On December 21, 2010, the National Labor Relations Board (“Board”) issued a Notice of Proposed Rulemaking that would require employers subject to the National Labor Relations Act (“Act”) to post (and in some cases electronically distribute) notices that describe employees' rights under the Act. Members of the public can submit comments regarding the proposal for 60 days, until February 22, 2011.

The Board explained that the proposed rule is intended to increase employees' knowledge of the Act, to better enable employees to exercise their rights under the Act and to promote statutory compliance by both employers and unions. The Board observed that a “knowledge gap” exists between the rights the Act affords to employees and the knowledge employees have of these rights and hypothesized the reasons for the gap include the increasing proportion of immigrants in the workplace, the lack of awareness by high school graduates entering the work force, and the fact the overwhelming majority of private sector employees are not represented by a union.

The Board proposes to adopt the language of the Department of Labor’s (“DOL”) final rule requiring Federal contractors to post notices of employees’ rights under the Act (29 CFR Part 471). The proposed rule would require all employers covered by the Act to post a notice informing employees of their rights to form, join or assist labor organizations, to bargain collectively, to engage in other concerted activities and explaining the Board’s role in investigating and resolving complaints under the Act. The notice also gives examples of conduct (both by employers and unions) that the Board considers to be illegal under the Act.

According to the Board, it will make the notices available both electronically and in hard copy and employers will be expected to post the notices in conspicuous places, including areas that the employer customarily posts other employment-related notices to employees. Under the proposed rule, employers that normally distribute employment law-related notices to their employees electronically, such as via email or posting on an intranet site, will be required to supplement the posting of hard copy notices with electronic notices. Moreover, employers with significant numbers of workers that do not have proficient comprehension of English will be required to post the notices in a language understood by such employees.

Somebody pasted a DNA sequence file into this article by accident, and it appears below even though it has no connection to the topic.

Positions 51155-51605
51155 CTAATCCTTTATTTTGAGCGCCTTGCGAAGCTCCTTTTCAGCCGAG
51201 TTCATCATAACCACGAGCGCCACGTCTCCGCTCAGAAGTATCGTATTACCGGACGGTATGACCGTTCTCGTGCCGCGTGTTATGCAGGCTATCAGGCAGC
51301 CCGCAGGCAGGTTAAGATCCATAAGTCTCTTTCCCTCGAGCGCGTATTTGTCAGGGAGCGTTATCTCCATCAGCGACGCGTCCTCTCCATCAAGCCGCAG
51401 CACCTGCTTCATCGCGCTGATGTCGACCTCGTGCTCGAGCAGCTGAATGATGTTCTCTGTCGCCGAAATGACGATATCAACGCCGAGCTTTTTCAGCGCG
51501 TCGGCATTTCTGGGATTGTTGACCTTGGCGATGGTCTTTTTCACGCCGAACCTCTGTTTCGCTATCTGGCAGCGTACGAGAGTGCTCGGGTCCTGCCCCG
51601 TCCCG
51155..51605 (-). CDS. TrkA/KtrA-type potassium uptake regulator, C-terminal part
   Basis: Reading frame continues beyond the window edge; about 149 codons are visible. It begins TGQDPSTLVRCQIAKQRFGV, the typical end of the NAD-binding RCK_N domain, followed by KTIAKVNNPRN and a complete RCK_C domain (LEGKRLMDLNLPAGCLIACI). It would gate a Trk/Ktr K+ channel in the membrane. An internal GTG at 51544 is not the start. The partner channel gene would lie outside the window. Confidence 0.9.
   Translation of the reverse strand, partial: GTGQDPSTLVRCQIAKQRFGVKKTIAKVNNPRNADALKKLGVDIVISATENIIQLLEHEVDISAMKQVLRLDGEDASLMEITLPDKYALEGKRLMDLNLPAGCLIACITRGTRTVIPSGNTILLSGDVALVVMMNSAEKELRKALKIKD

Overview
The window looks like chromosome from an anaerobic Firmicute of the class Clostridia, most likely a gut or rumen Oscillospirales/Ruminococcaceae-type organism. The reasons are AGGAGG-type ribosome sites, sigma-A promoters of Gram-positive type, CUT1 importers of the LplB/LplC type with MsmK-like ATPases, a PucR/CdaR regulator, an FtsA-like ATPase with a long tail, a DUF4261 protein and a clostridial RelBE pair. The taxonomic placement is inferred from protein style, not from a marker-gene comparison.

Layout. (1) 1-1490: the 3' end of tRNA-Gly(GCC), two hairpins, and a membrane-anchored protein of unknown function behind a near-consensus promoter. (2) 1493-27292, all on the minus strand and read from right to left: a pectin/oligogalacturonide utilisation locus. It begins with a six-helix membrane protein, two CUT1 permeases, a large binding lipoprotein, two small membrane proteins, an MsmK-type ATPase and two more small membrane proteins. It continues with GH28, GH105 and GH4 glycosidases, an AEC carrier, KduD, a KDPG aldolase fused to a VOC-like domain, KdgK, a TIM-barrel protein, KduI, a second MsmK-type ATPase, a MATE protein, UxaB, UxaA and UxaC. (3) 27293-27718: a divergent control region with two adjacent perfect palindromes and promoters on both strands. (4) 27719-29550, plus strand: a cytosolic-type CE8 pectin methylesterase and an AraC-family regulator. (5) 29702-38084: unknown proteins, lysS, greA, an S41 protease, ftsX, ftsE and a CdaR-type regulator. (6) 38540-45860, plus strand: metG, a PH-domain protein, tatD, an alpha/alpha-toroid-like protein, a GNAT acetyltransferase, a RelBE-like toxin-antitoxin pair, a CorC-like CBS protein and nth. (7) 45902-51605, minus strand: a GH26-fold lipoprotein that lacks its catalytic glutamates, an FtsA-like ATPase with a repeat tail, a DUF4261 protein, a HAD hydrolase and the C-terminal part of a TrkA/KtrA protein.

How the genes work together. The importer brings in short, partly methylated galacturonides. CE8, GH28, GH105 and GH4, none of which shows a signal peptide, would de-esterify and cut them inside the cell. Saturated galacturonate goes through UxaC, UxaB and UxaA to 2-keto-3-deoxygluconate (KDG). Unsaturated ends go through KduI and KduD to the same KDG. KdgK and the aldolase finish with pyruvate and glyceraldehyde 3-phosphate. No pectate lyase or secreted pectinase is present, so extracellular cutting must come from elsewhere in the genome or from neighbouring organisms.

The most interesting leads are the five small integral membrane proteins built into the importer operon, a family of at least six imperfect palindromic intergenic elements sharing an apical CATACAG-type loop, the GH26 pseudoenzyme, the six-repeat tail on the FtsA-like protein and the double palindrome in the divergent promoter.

In the event an employer fails to post the notice, the Board proposes several sanctions including: (1) finding the failure to be an unfair labor practice, (2) tolling the statute of limitations for filing unfair labor practice charges against the employer and (3) considering a knowing failure to post as evidence of unlawful motive in unfair labor practice cases.

Despite, and possibly in reaction to, Congress’s failure to pass the Employee Free Choice Act, recent actions by the NLRB, including this proposed rule and Memorandum GC 11-01, issued by the Board’s General Counsel (announcing an initiative to seek appropriate remedies in response to serious unfair labor practices committed by employers during the course of an initial union organizing campaign), indicate that the Board will be seeking non-legislative means, including rulemaking, to advance its agenda.